The Palestinians were no match for the determination of the Jews. Riven by factionalism and incessant feuding, their leadership had no strategic plan to capture Palestine once the fighting started and no united military command. Sabbagh skilfully uses material extracted by Israeli historians from Israeli archives to show the dark reality of the 1948 war, which makes uncomfortable reading for those raised on the myth that the Palestinians simply ran away. But Sabbagh does not mention the pledges of Abd al-Rahman Azzam Pasha, secretary-general of the Arab League, who promised “a war of extermination and a momentous massacre” of the Jews, which would “drive them into the sea”.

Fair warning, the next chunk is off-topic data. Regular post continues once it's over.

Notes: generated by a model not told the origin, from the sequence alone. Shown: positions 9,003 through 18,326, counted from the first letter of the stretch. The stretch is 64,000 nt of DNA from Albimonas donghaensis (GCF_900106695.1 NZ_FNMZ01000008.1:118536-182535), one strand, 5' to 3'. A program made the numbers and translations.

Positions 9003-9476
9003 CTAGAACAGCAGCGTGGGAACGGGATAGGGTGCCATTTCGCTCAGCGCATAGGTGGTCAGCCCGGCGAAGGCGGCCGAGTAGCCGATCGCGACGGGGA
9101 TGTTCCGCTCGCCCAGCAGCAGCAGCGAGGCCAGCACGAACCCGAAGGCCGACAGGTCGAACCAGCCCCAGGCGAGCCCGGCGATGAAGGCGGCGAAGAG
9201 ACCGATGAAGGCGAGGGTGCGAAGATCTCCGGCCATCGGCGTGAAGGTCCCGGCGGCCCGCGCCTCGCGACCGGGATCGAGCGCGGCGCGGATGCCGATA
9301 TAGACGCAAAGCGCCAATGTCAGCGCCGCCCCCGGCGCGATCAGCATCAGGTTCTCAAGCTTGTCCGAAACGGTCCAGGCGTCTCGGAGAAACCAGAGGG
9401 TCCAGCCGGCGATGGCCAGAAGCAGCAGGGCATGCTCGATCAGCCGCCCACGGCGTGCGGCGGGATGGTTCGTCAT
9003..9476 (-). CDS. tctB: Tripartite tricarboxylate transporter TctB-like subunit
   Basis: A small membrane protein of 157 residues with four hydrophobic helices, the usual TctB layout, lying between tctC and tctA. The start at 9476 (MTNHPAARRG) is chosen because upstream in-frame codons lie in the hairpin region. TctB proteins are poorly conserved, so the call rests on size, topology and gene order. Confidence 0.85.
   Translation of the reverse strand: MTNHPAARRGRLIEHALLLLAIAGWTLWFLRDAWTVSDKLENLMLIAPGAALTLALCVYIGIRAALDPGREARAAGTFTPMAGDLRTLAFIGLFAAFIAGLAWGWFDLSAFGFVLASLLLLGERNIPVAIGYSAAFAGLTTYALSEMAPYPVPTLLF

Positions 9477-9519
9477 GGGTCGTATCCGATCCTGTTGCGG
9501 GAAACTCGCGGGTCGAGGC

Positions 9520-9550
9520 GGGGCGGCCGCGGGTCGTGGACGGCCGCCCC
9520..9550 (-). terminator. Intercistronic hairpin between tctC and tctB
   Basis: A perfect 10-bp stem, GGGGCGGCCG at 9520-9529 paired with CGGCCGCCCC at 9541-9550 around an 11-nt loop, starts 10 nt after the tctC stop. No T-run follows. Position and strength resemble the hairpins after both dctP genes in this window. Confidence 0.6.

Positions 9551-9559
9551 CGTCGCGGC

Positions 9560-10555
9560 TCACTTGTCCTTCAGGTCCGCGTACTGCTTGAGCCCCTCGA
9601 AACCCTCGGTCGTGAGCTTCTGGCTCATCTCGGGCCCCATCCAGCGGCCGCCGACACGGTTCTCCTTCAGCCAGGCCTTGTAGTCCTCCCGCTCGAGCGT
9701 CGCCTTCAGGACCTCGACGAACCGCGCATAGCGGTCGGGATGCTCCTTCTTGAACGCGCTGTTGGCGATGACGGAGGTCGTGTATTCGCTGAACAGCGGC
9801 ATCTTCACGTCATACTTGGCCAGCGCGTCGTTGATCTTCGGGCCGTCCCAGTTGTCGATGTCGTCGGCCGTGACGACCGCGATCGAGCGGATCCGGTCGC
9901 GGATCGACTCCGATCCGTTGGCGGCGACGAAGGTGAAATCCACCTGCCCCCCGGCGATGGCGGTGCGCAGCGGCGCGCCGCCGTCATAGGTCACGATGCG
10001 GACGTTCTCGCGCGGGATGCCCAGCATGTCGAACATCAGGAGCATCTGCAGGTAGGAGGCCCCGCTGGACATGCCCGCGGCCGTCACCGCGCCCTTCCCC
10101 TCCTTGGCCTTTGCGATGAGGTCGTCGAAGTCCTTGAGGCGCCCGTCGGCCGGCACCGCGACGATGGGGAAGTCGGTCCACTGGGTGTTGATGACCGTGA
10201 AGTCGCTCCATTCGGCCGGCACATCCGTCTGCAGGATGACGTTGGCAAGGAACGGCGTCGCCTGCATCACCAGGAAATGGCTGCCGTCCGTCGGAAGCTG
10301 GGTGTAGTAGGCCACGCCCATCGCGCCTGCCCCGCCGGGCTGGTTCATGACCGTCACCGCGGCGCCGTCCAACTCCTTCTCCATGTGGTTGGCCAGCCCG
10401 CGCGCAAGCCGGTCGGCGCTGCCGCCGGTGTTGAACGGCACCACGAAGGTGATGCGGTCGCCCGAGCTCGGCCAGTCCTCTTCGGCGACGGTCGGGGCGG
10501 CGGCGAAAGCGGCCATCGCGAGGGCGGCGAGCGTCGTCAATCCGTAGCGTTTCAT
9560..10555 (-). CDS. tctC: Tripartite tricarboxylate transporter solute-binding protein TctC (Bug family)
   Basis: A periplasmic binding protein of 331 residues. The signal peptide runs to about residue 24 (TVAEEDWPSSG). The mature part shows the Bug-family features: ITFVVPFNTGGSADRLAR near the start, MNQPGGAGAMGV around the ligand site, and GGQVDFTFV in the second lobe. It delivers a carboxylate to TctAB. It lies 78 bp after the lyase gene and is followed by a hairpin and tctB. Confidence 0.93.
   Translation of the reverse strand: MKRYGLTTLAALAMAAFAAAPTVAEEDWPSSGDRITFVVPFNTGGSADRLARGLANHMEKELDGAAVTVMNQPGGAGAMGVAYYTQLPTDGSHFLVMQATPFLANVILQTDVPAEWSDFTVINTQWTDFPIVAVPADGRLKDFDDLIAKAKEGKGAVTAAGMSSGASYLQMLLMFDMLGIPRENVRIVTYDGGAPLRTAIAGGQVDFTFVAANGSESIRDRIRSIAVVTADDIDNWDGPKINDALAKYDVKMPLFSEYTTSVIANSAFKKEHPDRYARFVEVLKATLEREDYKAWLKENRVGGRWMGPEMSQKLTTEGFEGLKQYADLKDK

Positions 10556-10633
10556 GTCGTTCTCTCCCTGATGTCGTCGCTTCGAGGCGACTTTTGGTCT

When Sabbagh returned to Safad in 2004, to seek relatives who stayed after 1948, he found houses occupied by Jewish immigrants, the Arabic inscriptions above the doors scratched out. But his guide was a Jewish Israeli called David, whose family had also lived in the town for 11 generations and well knew the Sabbaghs’ lineage. The two men, the Israeli local historian and the Palestinian-British writer, had much to talk about. And talking is better than fighting, as this poignant, often moving work shows.